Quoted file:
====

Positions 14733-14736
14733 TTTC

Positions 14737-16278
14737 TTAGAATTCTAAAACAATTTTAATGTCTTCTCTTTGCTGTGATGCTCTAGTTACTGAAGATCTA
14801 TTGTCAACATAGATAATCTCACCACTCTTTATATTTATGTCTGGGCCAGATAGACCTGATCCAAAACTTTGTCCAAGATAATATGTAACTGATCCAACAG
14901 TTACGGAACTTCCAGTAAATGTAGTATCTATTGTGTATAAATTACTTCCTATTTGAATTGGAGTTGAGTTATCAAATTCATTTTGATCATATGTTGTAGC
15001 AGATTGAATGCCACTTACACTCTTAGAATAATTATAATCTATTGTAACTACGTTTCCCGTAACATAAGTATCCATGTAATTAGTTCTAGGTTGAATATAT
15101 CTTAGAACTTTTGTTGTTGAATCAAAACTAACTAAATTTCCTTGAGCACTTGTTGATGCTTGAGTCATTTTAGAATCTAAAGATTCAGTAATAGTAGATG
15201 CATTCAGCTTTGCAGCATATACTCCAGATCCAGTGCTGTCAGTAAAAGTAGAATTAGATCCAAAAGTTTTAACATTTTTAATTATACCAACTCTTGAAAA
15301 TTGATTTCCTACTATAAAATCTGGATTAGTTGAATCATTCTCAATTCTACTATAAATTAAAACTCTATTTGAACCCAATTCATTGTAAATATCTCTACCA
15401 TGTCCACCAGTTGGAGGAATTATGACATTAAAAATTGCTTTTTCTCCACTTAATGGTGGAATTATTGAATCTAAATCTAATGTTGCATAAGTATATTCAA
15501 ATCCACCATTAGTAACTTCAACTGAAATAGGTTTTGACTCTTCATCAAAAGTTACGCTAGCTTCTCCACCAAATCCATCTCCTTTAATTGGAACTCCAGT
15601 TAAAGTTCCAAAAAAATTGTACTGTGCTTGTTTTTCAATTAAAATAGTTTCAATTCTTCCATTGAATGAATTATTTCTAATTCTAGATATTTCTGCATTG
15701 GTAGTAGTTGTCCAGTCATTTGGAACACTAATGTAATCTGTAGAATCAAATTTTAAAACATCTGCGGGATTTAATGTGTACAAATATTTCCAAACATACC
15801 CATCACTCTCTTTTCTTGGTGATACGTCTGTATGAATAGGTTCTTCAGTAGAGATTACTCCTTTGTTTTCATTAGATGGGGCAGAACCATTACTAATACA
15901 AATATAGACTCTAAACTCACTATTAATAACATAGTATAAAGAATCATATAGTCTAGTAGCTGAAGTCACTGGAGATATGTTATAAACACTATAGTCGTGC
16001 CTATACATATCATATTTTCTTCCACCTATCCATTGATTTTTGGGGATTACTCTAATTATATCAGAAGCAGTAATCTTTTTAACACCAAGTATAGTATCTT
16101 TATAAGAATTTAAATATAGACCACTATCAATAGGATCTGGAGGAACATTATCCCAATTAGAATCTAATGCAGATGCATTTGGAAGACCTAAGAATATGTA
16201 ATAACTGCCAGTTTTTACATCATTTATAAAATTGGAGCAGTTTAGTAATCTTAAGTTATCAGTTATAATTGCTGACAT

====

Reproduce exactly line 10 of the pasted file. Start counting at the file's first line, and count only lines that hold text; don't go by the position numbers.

15301 TTGATTTCCTACTATAAAATCTGGATTAGTTGAATCATTCTCAATTCTACTATAAATTAAAACTCTATTTGAACCCAATTCATTGTAAATATCTCTACCA